I took myself along recently to Buzzacott acccountants’ “taster session” from its leadership development programme. The workshop covered four short lessons in leadership – personal brand, presence, stages and loneliness.
Personal leadership brand
I’ve written about personal branding before (see, for example, http://kimtasso.com/the-power-of-three-in-personal-introductions-brandme/ and http://kimtasso.com/building-personal-brand-key-person-influence-daniel-priestley/).
Jan Carrington led us through some discussions to help us identify our values (with a values audit) so that we could be congruent, consistent and authentic. She also advocated curiosity and the need for feedback. She provoked discussion about whether your brand reflects who you are, what you do, how you appear, how you are perceived, how you are different and your key messages.
After encouraging everyone to consider their goals (What do you want to be known for? What do you need to achieve this year? What is expected of you?), she offered a useful device using the phrase “I am known for being…which enables me to”.
Emma Howard, broadcast journalist, talked about presentation skills whether standing in front of an audience or sitting around a table. There were useful hints about your blind spots (those sitting either side of you), loose energy which causes fidgeting (sometimes called displacement activity) and dividing the audience into three parts (front, middle and back).
She offered guidance on both the development of the content and the delivery of presentations http://kimtasso.com/winning-pitch-presentations-tips-preparing-content-presenting-well-competitive-tenders/. And she had high praise for the techniques used by TED lecturers http://kimtasso.com/book-review-ted-talks-official-ted-guide-public-speaking-chris-anderson-presentation-skills/ She also talked about the power of storytelling http://kimtasso.com/selling-legal-services-storytelling/
Her top tips included: drink water, engage with the audience, use the stage, ad-lib, handle technical data, maintain control (and recovery) and rehearse.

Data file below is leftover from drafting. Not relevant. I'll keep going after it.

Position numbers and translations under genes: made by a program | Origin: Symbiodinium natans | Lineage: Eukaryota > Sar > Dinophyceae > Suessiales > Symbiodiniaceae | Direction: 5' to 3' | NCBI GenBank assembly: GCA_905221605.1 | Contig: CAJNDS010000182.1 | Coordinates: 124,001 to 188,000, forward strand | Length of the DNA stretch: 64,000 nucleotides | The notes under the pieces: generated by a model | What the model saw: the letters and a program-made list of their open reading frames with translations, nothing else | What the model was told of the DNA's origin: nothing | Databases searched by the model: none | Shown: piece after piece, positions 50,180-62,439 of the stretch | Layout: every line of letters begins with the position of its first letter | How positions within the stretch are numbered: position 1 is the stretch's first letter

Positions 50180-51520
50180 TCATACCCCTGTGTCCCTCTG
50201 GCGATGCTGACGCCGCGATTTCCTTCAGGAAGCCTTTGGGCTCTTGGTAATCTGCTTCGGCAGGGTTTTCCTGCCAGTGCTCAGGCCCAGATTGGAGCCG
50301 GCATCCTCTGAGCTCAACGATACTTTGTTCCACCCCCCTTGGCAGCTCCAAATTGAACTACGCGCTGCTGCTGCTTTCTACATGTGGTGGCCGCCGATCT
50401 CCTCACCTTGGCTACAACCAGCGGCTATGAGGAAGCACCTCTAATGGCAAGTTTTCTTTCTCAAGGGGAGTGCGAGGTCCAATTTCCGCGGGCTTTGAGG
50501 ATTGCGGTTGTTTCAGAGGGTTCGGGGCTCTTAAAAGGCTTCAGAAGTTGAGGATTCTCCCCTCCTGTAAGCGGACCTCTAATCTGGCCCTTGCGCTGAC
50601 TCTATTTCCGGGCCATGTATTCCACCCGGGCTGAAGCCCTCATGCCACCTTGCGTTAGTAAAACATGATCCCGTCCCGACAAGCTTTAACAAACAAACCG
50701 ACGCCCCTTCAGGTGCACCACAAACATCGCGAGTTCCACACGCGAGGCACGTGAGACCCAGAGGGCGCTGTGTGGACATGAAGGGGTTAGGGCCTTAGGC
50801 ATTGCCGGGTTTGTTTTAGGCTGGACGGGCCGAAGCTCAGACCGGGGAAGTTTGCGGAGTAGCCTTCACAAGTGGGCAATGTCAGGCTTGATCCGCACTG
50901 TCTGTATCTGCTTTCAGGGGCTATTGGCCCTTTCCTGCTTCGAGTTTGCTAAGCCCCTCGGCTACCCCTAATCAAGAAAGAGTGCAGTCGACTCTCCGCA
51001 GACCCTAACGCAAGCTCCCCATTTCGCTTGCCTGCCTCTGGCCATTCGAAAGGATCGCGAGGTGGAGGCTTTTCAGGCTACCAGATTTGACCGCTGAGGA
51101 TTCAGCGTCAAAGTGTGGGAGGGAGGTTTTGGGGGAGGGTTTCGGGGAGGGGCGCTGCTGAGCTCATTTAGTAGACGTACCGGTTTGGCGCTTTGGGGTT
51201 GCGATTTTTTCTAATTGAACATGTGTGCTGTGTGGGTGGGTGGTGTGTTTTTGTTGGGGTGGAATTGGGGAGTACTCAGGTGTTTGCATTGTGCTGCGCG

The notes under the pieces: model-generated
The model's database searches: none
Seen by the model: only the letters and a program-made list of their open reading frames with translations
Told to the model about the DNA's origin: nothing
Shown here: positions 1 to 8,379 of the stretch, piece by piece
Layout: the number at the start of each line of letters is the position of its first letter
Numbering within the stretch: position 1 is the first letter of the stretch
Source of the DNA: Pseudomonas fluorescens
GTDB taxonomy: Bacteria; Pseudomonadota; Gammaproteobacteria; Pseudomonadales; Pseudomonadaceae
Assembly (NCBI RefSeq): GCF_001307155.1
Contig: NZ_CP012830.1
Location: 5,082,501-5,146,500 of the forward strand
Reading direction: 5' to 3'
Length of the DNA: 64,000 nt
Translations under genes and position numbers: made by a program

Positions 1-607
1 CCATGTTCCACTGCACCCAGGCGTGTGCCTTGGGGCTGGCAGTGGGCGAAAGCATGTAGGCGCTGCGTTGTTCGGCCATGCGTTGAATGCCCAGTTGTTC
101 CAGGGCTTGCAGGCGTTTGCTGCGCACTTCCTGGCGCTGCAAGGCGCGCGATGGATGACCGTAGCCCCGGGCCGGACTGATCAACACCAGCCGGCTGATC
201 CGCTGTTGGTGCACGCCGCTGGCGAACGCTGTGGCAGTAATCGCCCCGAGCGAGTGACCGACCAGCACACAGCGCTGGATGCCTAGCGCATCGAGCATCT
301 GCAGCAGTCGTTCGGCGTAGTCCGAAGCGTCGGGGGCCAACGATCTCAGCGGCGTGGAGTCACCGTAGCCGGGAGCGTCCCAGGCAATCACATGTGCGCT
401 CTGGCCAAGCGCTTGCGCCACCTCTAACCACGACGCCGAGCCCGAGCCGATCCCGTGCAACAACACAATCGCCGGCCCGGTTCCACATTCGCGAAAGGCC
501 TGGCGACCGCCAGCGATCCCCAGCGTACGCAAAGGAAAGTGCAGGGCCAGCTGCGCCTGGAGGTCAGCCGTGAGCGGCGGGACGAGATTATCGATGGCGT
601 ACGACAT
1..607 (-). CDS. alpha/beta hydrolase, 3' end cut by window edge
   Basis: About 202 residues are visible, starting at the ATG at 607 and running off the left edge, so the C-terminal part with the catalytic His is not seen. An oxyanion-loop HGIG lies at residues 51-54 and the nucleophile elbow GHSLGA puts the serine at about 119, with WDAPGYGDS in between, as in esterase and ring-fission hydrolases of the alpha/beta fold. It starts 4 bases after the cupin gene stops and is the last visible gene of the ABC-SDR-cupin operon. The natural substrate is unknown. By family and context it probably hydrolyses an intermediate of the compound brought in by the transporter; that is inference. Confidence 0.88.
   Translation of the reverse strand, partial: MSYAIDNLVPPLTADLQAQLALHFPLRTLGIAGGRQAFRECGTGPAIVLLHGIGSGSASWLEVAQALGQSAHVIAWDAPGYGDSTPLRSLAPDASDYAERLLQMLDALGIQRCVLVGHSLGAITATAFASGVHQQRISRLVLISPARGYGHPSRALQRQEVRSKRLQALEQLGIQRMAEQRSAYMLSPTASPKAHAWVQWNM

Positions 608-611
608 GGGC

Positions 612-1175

Stages of leadership and transitions
Joan O’Connor used Charan’s leadership pipeline model to identify what behaviours must cease and start during the transition through each stage:
- Managing self
- Managing others
- Managing managers
- Functional leader
- Business leader
- Enterprise leader
There was discussion on a range of leadership skills such as:
Emotional intelligence http://kimtasso.com/faq/emotional-intelligence-eq-important/
Strategic thinking http://kimtasso.com/strategic-thinking-audits-assumptions-alignment/
Eliot Glover talked of the isolation and loneliness that can be experienced by leaders – caused sometimes by the confidential nature of information, making unpopular decisions, changing relationships with the team, the need to reassure by being decisive in turbulent times and the fear of being perceived as weak if asking for help.
The value of Non-Executive Directors (http://kimtasso.com/non-executive-directors-benefits-professional-service-firms/ and http://kimtasso.com/consultancy/non-executive-director/) acting as a “critical friend” and external coaches and mentors providing a safe sounding board was discussed. The value of networking to create a pool of like-minded people with similar roles and experiences was also mentioned.
He talked about the different styles as you ascend the leadership ladder – collaborate, consensus, convenience and command – and the pros and cons of each approach. I particularly liked his quote “There is no permanent cure for leadership loneliness – only regular treatments”.
Further details of the Buzzacott modular new manager pathway programme http://www.buzzacott.co.uk/Specialist-Teams/HR-Consultancy/Staff-motivation-training
Marketing and business development professionals leadership and change management training http://www.pmforum.co.uk/training.aspx